The federal Department of Treasury and Internal Revenue Service (IRS) released a final rule on June 13, 2019 regarding federal tax treatment of charitable giving when donations also generate state and local tax credits. The rule will take effect on August 12, 2019.
About the rule
Similar to the proposed regulation released in October of 2018, an individual taxpayer claiming the charitable deduction may not deduct the portion of a donation that generates a state or local tax credit.
Unlike the proposed regulation, there is a safe harbor provision. Individual taxpayers can deduct the value of the tax credit under the State and Local Taxes (SALT) deduction up to the $10,000 cap.
- A itemizing taxpayer who makes a $1,000 donation to a child care facility and claims the 50% Child Care Contribution Credit (CCCC) ($500) on Colorado taxes would only be able to claim $500 of the donation as part of the taxpayer's federal charitable deduction. However, the taxpayer could claim the remaining $500 as part of the taxpayer's SALT deduction if SALT liability is less than $10,000.
- A non-itemizing taxpayer who gives $1,000 and claims CCCC would still be able to claim this 50% credit on state taxes ($500) . Because the taxpayer claims the standard deduction, the taxpayer would not be able to deduct the contribution on federal taxes under the charitable deduction or SALT deduction.
Like the proposed rule, this does not apply to state or local tax deductions or state of local programs that generate tax credits of 15% or less.
The change will affect the 5 to 15 percent of taxpayers that make charitable contributions and continue to itemize despite the standard deduction increase in the Tax Cuts and Jobs Act.
According to a research paper entitled State Responses to Federal Tax Reform, the rule is expected to apply to at least 7 tax credits in Colorado including CCCC, the credit for contributions to Enterprise Zone projects, and the Gross Conservation Easement Credit.
How the rule affects giving
The National Council of Nonprofits indicates that the impact may be limited for nonprofits in low-tax states and those that usually receive donations from low to middle income taxpayers. However, the proposed regulation would have applied to contributions made after August 27, 2018. Taxpayers could have increased their donations prior to August 27, 2018 in anticipation of the new rule or held off making contributions while the rule was pending. Potentially, taxpayers who made contributions and claimed state tax credits after August 27, 2018 could file amended tax returns to take advantage of the safe harbor.
Our initial review of 2015 Colorado tax data suggests how this change might impact giving to nonprofits that benefit from these tax credits. The change would clearly impact taxpayers with incomes of $200,000 or more who deduct more than $10,000 in state and local taxes. These taxpayers represent only 16% of all taxpayers claiming the SALT deduction.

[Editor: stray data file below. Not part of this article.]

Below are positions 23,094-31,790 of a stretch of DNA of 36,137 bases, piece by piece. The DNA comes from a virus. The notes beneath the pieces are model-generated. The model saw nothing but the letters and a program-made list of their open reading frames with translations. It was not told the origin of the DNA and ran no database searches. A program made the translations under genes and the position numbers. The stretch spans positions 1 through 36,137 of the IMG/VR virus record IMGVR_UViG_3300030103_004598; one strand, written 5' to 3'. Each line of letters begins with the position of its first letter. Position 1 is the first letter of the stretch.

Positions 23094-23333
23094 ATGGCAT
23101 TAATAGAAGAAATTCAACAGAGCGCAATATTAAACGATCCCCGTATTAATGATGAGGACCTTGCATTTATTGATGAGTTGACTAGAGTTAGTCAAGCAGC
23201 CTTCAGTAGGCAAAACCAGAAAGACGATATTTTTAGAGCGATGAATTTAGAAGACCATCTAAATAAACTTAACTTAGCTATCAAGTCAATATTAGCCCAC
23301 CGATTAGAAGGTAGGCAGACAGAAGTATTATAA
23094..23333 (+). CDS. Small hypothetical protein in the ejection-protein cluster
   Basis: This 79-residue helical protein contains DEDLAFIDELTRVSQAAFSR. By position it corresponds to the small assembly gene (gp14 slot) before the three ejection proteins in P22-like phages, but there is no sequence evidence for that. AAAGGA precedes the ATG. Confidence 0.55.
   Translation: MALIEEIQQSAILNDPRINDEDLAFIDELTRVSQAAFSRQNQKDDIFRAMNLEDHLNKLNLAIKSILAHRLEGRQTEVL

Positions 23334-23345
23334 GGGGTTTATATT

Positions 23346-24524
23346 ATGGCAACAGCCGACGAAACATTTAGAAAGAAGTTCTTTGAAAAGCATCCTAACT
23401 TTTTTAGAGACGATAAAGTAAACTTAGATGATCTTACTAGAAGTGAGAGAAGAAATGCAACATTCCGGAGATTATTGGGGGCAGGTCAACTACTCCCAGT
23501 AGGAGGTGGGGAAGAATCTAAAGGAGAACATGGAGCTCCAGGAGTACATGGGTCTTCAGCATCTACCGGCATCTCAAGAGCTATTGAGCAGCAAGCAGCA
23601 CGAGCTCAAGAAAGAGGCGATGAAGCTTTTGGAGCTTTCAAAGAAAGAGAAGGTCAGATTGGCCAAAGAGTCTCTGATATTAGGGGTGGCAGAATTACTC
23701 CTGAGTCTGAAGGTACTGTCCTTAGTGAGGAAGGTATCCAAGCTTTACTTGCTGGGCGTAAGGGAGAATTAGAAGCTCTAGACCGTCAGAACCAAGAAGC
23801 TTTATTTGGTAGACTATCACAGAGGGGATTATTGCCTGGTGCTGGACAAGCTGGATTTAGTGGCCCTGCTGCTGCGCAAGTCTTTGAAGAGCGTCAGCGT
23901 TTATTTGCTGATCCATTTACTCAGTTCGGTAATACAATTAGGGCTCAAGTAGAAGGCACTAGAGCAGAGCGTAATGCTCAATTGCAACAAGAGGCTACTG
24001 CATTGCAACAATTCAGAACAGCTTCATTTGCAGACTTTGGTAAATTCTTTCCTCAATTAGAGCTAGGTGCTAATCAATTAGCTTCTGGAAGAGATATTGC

However, in looking at specific tax credits affected by the program, it appears that high income taxpayers claimed most of the dollar amount of credits offered through these programs despite being less than half of the number of donors in 2015. Because of their high incomes, these taxpayers will most likely still benefit from the federal charitable deduction for their gifts but how they give could be influenced by the more favorable approach for their taxes.
In other words, they may have to choose between taking a state tax credit and a reduced chairtable deduction versus taking the charitable deducton and forgoing state tax credit programs. Taxpayers who previously itemized could still give more via state tax credit programs to increase their state tax savings.
2018 Proposed IRS regulations
On October 11, 2018, the IRS concluded a comment period on regulations that reduce the charitable deduction for individual taxpayers who itemize their federal tax deductions and benefit from state or local tax credits for giving. The rule would apply to contributions made after August 27, 2018.
The proposed regulations are intended to address new laws in several other states to work around the new $10,000 limit on the federal itemized deduction for state and local taxes (SALT). Those laws would essentially allow taxpayers to make certain state and local tax payments in the form of charitable contributions to nonprofits formed by state and local governments. As a result, those taxpayers would be able to deduct state and local taxes in excess of $10,000 via the charitable deduction.
But the regulations not only affect these government agencies or government-formed charities, they require individuals who make payments, or transfer property to nonprofits, to reduce their federal charitable deduction by the amount of any state or local tax credits they claim for charitable giving.
The regulations propose treating the value of tax credits like other benefits donors may receive when making a gift - e,g. subtracting the value of the cost of a meal at a charity gala from the tax-deductible contribution.
Visit Leaffer Law Group, for a helpful article explaining the rationale for the proposed change.
Our comments on the proposed regulation
Colorado Nonprofit Association submitted written comments on the proposed regulation.